Easily her most passionate and personal film to date, “The Glorias,” Julie Taymors‘ fifth feature, is an overstuffed but highly enjoyable chronicle on the life and times of journalist and women’s rights activist Gloria Steinem. Engaging in structure and creative in style, “The Glorias” is both accessible and a non-traditional biopic with a non-linear narrative that is very noble which does justice to the complex, passionate, and empowering feminist icon–who became an essential voice for the Equal Rights Amendment movement during the 1970s.
Dramatizing the life and activism of Steinem as a shift between time periods and age, each performed by a various actress during different periods of her life-the film boasts a terrific cast of actors including the outstanding Alicia Vikander who plays the journalist facet of Gloria’s life during an era of misogyny and sexism. Stylistically, “The Glorias” echoes Todd Hayne’s “I’m Not There”–the 2007 film which was a deconstructionist film essay about Bob Dylan that also had numerous actors play Bob Dylan at an even larger degree, but Taymor’s film is far more commercial and just as ambitious as Haynes, but is still a worthy recommendation mostly for its performances, subject matter, and ideals on display.
“The Gloria’s” also feels very pastiche, and, more importantly, it is dramatically involving but very messy and overlong. The fantasies in the film are much rooted with Taymor’s comfortable style, but here they feel very unnecessary and even synthetic as we see Gloria on a bus bounce back and forth between Vikander and Julianne Moore contemplating Gloria’s lifestyle, hopes, and regrets. The fantasy involving “The Wizard of Oz” should have bene cut out of the editing room, yet this fantasy among other interludes just fail to resonate.
Taymor, has always showcases herself as being a visionary and innovative auteur, she has always crafted uncompromising films that are unique in style and have often been polarizing, and “The Glorias” finds a right balance of art-house and commercialism, and is far more enjoyable than her previous outing, the disastrous “The Tempest” (2010). “The Glorias” may not be her strongest outing, but it’s at least a turn in the right direction and is more comparable with more impressive outings like “Titus,” “Frida,” and the underrated “Across the Universe.”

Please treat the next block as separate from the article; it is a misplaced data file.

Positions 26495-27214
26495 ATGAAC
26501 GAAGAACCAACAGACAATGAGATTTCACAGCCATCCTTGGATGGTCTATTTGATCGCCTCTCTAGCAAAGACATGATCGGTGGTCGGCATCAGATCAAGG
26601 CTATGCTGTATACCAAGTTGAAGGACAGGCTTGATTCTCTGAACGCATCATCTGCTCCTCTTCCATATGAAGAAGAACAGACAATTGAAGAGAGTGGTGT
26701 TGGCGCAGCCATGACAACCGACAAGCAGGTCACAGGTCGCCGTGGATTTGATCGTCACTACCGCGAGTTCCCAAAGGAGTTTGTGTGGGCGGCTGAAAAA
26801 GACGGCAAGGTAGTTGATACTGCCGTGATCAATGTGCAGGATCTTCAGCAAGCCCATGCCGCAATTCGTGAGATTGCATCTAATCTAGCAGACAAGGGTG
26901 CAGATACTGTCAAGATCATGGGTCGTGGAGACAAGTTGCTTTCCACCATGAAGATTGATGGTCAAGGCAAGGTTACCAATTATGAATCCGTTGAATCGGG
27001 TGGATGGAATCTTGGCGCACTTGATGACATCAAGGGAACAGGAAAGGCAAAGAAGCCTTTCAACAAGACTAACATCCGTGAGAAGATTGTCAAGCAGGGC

“Frida,” the 2002 biopic on the life of Frida Kahlo, was nominated for five Oscars and became Taymor’s biggest commercial date. “The Glorias” is also a biopic where Taymor utilizes her stylistic touches and the material feels personal. Those familiar with Taymor’s work should be able to determine her style and recurrent themes, which are often about one liberating themselves from social constructs that are shaped historically and politically.
Also sharing a co-writing credit, the screenplay is very non-linear in structure, remarkably though the film always feels accessible and never muddled as Taymor explores the fundamental moments of Gloria Steinem’s life. The film explores the early stages of her life as a child and teenager (Ryan Keira Armstrong and Lulu Wilson), who had a strong relationship with her swindler father (Timothy Hutton) and mother (Enid Graham. Once Gloria becomes a young woman, Steinem (Vikander) ends up becoming a journalist for a newspaper who fought for important stories on civil rights and equality that were way ahead of their time.
As a young woman Steinem traveled the world for answers, including a trip to India where she ended up growing courage and passion of her roots in becoming a highly regarded journalist. During her workplace at the office, she often had to endure sexism from her bosses who often downplayed the severity of her bold ideas she wanted to cover. Once Steinem entered her middle-age years, she became more of an activist, and started the controversial magazine Ms., the first magazine that covered feminism, women’s reproductive rights, and equality.